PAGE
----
I’m pleased to partner with Midlife Boulevard, to bring you this important public service information about National Family Caregivers Month.
The Changing Roles For Parents & Children
I recently posted about my Mother’s battle with Dementia/Alzheimer’s, and what it has taught me. You can read about it here, in case you missed it.
Sooner or later, we all reach an age when our parent’s health begins to decline. Many times, it is at this moment, when our roles reverse and the Child becomes the Caregiver. I witnessed it when I was a kid, when my Mother took care of her Mom…and so the cycle continues.
Did you know November is National Family Caregivers Month? It’s a perfect opportunity to celebrate the more than 42 million people in the U.S. that are caring for an older relative or friend. If you are a caregiver yourself, or if you know one, you know that sometimes this means you need extra support.
My Mom now resides in a facility, getting the type of individualized care she requires. My MIL, on the other hand, is being cared for in her home. My FIL is her primary caregiver. Like my Mom, my MIL is battling Alzheimer’s. For the most part, my FIL is on his own, caring for his wife. There are other family members that help him from time to time, but the brunt of her care is left to him. It can be overwhelming.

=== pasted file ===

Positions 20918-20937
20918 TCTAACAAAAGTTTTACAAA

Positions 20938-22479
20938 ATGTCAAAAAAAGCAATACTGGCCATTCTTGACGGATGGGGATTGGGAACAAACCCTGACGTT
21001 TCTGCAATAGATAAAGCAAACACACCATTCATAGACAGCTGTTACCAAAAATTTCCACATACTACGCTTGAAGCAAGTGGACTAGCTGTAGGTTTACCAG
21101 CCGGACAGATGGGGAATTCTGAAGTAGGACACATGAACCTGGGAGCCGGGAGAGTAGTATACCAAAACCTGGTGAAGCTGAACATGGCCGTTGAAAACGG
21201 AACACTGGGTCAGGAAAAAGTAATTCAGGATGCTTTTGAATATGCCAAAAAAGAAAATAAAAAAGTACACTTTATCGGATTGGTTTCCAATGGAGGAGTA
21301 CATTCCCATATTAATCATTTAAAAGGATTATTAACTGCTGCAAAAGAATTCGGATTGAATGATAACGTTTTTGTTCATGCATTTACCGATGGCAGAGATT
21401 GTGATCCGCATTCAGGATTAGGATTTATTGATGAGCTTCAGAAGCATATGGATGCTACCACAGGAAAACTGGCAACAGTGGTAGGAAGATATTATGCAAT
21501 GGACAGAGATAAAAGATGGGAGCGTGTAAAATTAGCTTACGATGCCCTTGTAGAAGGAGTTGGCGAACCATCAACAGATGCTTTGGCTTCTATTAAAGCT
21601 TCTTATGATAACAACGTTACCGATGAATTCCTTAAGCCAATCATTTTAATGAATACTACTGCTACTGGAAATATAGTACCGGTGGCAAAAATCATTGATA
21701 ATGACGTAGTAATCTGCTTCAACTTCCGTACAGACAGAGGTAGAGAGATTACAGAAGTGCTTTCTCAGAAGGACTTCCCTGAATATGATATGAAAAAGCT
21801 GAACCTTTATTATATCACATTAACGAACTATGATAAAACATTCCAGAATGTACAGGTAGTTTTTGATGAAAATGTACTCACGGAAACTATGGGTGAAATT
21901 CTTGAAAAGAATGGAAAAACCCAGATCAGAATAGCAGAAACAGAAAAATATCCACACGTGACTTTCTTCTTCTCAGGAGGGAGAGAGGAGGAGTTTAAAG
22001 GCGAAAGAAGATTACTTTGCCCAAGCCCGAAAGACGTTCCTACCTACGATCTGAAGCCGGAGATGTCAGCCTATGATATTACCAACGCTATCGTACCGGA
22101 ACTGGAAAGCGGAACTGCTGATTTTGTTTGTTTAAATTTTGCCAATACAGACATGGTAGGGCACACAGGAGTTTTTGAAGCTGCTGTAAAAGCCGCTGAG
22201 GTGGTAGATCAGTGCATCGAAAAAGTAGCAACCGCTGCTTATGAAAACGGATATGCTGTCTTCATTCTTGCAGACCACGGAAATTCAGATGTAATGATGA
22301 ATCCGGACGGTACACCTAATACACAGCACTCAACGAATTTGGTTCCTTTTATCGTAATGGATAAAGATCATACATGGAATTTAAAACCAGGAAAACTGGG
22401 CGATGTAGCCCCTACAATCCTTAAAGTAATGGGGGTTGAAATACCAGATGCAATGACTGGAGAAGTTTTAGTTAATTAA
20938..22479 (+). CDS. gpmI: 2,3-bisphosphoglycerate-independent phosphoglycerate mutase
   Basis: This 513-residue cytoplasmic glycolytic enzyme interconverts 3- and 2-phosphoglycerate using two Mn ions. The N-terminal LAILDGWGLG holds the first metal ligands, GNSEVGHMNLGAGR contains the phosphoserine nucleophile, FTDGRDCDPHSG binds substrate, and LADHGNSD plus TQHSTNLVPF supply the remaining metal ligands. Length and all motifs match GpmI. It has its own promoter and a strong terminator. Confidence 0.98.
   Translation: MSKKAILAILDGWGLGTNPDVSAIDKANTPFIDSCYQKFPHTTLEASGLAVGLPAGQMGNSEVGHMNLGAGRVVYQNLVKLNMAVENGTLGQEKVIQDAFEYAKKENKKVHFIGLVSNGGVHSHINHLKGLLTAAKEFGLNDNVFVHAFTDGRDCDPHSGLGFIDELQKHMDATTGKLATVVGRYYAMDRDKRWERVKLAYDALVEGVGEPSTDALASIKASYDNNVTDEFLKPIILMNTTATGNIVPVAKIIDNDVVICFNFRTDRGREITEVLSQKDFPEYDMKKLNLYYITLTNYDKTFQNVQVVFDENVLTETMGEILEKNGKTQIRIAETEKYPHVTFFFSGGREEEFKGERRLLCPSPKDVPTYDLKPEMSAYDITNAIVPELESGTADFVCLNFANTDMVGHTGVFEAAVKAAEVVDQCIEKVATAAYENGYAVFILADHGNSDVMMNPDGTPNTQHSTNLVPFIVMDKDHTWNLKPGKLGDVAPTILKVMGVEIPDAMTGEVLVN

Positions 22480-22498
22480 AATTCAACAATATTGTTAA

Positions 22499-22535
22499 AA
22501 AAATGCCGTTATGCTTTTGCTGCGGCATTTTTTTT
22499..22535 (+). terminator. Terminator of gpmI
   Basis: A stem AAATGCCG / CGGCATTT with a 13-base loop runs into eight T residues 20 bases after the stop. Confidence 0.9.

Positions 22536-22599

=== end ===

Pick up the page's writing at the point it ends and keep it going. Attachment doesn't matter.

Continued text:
The more than 42 million caregivers in the U.S. (like my FIL), provide an estimated $450 billion worth of unpaid care to aging relatives, family members, and friends. Many people think that caregivers are paid health professionals, providing full-time care to someone in need of daily help. The stark reality is that most caregivers are also working and managing their own families at the same time. Being a Caregiver can be highly stressful- putting caregivers at risk for depression, anxiety immunosuppression, cardiovascular disease, premature aging, etc., not to mention causing financial problems.
When my FIL first started caring for my MIL, he was lost. There was so much he needed to learn, so many new things he was dealing with. I remember getting on my computer and trying to connect him with local resources. What I didn’t know then, was that AARP has a whole community of experts and caregivers that can assist you at www.aarp.org/caregiving.
AARP can help you with topics like:
These are just a fraction of the topics available to you from AARP. Utilize these resources. There is help out there, and AARP is a great place to turn for support.